APPROPRIATE OR APPROPRIATED?
Was Eva Gauthier engaging in cultural appropriation by presenting Westernized versions of Javanese songs while “surrounded by special scenery and a series of wardrobe changes” suggestive of Javanese dress? That’s a question raised recently by musicologists such as Anita Slominksa, who wrote her doctoral dissertation on Eva and her sister Juliette.
Even though Gauthier noted the havoc in Indonesia caused by the Dutch colonial authorities, the way she writes about the indigenous Javanese — “natives of an enchanting land” — and her acceptance (albeit only as an observer conscious of the Javanese social mores) of the practice of forcing twelve-year- old girls into arranged marriages, make for grim reading. However, in another article she observed that, because women of the court acted as go-betweens for the prime minister and the Sultan, the women “can shape the questions and answers with any construction they choose to put into them.”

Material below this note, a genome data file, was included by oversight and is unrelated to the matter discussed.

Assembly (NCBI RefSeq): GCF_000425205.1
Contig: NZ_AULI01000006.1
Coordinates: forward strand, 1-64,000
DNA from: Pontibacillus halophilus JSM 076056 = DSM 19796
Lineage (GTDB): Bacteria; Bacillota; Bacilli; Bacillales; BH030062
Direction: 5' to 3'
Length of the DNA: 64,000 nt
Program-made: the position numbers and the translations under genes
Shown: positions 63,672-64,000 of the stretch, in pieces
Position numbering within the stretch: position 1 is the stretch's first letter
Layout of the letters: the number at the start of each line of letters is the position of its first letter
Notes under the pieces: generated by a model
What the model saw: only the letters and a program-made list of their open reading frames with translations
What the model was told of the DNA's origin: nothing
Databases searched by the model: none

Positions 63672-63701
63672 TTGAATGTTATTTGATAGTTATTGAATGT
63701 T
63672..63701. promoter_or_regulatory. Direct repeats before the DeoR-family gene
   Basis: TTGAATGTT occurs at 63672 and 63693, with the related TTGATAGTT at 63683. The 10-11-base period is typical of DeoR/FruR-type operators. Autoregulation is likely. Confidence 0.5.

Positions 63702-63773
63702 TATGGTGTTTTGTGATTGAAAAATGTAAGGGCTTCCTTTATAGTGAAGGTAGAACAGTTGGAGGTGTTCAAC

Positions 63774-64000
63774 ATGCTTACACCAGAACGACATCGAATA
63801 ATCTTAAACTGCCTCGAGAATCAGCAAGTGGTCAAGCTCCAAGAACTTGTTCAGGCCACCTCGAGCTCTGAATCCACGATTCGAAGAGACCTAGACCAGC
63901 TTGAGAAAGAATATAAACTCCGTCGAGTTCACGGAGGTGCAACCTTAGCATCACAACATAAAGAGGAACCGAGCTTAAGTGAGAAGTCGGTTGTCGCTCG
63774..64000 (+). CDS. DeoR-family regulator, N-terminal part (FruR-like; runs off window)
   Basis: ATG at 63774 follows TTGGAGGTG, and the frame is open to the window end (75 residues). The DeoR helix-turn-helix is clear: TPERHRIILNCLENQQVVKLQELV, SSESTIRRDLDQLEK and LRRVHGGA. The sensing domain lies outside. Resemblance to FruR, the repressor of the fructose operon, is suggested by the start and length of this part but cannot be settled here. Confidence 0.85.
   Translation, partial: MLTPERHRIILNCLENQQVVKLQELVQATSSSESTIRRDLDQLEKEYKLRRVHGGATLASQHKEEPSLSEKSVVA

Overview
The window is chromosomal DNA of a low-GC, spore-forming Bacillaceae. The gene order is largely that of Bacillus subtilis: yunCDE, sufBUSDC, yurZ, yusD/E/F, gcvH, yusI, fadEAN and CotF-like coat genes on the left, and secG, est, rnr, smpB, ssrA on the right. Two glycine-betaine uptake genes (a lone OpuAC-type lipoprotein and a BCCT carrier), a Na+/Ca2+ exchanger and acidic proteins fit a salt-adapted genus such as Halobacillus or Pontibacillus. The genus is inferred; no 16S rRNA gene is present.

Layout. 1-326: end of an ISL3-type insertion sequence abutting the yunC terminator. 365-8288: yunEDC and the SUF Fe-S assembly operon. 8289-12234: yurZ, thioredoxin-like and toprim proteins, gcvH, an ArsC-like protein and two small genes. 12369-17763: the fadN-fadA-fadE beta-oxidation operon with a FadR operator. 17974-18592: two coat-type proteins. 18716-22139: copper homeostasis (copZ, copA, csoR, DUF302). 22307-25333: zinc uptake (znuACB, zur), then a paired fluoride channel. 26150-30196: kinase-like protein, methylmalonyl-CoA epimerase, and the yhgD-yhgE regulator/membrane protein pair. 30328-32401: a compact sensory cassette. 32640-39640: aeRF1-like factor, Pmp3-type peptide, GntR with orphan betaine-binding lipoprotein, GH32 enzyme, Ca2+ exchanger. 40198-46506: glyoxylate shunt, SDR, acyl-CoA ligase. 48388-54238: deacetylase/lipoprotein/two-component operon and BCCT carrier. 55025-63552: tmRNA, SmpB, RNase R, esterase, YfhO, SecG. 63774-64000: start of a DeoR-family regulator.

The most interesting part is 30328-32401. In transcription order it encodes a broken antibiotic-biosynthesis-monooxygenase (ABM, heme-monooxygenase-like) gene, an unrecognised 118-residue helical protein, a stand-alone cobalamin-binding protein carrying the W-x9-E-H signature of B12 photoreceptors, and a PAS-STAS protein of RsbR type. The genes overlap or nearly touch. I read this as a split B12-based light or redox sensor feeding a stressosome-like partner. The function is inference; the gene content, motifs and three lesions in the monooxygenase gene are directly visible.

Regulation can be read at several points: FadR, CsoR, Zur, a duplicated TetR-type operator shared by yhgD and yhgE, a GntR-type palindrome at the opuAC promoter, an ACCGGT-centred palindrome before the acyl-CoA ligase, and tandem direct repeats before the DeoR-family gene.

Gauthier thought of her performances as a cultural bridge, the framework of which was a lecture in which she discussed “interesting bits of information concerning Javanese customs.” After all, she had gone from a bourgeois French- Canadian upbringing in Ottawa’s tony Sandy Hill neighbourhood to an environment that, as she described in a newspaper article, required checking under her bed for snakes and listening to the “screeching and chattering” of monkeys, tigers, and spotted leopards.
Dancer Nila Devi.